When the brigade was relieved, its position being no longer tenable, the two regiments marched out of the battle united as one, under the command of the late Colonel Lansing, of Corning. Both had suffered heavily. Colonel Ellis, of the One hundred and twenty-fourth, had been killed. A monument to his memory can be seen through the trees at our left. It marks the spot where a brave man and a good officer fell. Your own gallant colonel was severely, and it was then thought, fatally wounded, but he is with you, hale and hearty, to-day. And all will wish that Colonel Higgins may be permitted to enjoy many anniversaries of this day.
Meanwhile, General Warren had ascended Little Round Top and discovered that that hill, rising some 125 feet above the level of the valley, and two miles south of Cemetery Hill, was the key to the Federal position and the prize of the battle to whoever should win it. Vincent's Brigade of the Fifth Corps was detached to secure it. Hood also discovered its importance, and directed Law to take it. A desperate battle ensued for its possession. Law was defeated. The Fifth Corps occupied the hill in force, and the position of our army was rendered impregnable. Here was none of the pageantry of war, but the stern lock of battalions grappling in a death struggle. From the base of Little Round Top to the Emmitsburg Road "Swept the strong battle breakers o'er the green-sodded acres of the plain." "Hard pounding, gentlemen; let us see who will pound the longest," the Duke of Wellington is reported to have said at Waterloo, and won. "We have come to stay," cried Colonel Stone to his men in the first day's fight at Gettysburg.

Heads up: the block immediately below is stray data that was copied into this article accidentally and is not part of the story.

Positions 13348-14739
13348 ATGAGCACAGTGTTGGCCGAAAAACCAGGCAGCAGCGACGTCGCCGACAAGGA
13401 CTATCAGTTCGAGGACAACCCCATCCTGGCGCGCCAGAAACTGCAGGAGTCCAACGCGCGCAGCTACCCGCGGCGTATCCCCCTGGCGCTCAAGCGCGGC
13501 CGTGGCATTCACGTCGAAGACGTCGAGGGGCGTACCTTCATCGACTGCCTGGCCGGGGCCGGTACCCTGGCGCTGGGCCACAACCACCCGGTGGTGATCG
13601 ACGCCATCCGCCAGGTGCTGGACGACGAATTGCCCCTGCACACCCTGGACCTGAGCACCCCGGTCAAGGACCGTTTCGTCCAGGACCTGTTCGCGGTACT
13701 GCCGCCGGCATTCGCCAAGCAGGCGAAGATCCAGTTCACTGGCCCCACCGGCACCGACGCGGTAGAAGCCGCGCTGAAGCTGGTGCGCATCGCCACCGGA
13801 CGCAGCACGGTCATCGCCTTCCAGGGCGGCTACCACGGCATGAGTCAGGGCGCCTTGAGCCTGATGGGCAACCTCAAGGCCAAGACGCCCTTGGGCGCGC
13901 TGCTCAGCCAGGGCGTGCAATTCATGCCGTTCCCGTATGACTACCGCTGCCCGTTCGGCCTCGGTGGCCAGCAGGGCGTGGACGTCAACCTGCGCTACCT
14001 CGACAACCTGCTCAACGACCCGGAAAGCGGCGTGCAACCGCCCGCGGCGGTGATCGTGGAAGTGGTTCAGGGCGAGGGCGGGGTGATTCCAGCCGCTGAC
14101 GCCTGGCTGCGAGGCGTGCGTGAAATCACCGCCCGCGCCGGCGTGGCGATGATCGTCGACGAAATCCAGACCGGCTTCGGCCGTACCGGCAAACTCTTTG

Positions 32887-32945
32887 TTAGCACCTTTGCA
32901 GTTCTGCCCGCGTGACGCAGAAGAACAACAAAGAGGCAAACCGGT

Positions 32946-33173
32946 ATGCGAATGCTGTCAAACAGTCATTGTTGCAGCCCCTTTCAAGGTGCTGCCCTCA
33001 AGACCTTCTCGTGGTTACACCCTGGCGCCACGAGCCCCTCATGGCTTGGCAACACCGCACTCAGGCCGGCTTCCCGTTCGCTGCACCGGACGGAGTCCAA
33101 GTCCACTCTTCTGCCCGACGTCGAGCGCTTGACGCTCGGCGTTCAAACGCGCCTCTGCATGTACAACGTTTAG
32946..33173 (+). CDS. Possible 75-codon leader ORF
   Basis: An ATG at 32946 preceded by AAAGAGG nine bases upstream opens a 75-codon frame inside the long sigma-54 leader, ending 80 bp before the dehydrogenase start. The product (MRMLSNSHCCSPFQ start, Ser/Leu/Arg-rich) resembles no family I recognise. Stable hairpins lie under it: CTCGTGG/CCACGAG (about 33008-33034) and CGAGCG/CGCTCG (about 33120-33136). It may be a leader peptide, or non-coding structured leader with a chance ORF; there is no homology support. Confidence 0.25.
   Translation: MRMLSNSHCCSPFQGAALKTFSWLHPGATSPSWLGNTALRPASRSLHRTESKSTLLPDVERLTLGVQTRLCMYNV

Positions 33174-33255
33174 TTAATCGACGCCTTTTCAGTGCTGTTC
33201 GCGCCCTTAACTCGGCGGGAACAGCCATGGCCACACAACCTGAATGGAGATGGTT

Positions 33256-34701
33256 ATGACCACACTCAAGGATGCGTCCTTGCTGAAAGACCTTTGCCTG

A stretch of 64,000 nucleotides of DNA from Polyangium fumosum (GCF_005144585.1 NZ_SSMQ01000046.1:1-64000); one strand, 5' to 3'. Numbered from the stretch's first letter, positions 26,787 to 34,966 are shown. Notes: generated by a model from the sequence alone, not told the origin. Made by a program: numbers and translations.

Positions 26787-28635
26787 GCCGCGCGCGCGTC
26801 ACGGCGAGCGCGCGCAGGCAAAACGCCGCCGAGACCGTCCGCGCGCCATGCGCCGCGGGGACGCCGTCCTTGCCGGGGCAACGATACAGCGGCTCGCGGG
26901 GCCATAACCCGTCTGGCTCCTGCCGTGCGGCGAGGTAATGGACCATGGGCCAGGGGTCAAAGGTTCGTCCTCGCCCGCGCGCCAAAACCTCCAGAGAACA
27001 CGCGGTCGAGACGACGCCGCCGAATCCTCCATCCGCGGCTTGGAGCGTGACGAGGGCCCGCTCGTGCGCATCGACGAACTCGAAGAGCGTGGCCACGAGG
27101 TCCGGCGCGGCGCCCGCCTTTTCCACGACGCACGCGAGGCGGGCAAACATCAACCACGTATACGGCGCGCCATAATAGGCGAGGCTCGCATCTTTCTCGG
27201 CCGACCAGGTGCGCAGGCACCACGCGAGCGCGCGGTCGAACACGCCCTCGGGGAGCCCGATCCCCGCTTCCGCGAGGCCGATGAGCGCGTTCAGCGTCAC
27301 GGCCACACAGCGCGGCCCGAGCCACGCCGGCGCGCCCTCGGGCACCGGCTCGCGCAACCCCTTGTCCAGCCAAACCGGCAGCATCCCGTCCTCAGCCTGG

The Third Corps made the supreme effort of the battle, staid during three hours of the severest fighting the world has ever known, and the Army of the Potomac triumphed.
HISTORICAL SKETCH BY MAJ. SAMUEL H. LEAVITT.
The Eighty-sixth Regiment New York Volunteer Infantry, Col. Benajah P. Bailey, commanding, was organized at Elmira, N. Y., November 23, 1861, and mustered into the United States service for three years. The different companies of the regiment were recruited as follows:
Company A, in Syracuse; B, at Addison; C and F, at Corning; D, at Hornellsville; E, at Elmira; G, at Canisteo; H, at Troupsburg; I, at Cooper's Plains; and K, at Woodhull. Eight of these companies were from SteubenCounty. We left Elmira for the seat of war, November 23, 1861, with 960 men, rank and file, and arrived at Washington, D. C, on the morning of the 24th. We marched immediately out to Bladensburg, where we went into camp; remained there but a short time when we were ordered to Good Hope, Md., where we were stationed until the following December. From Good Hope we moved to various places at which we were encamped for short intervals, finally going to Washington, where we remained on provost and guard duty until late in the month of August, 1862, when we were ordered to the front.
Our first engagement was at Manassas where our casualties were 13 killed, 67 wounded, and 38 missing. After the battle we fell back with the army to Alexandria, Va., remaining in that vicinity for several weeks. Just prior to the battle of Antietam the Eighty-sixth Regiment was at Fort Corcoran, opposite Georgetown, D. C Our division was hurried off through Washington to Harper's Ferry, making a forced march from there through Pleasant Valley and over South Mountain, but arrived only in time to witness Lee's army in full retreat. We joined the Army of the Potomac in the pursuit.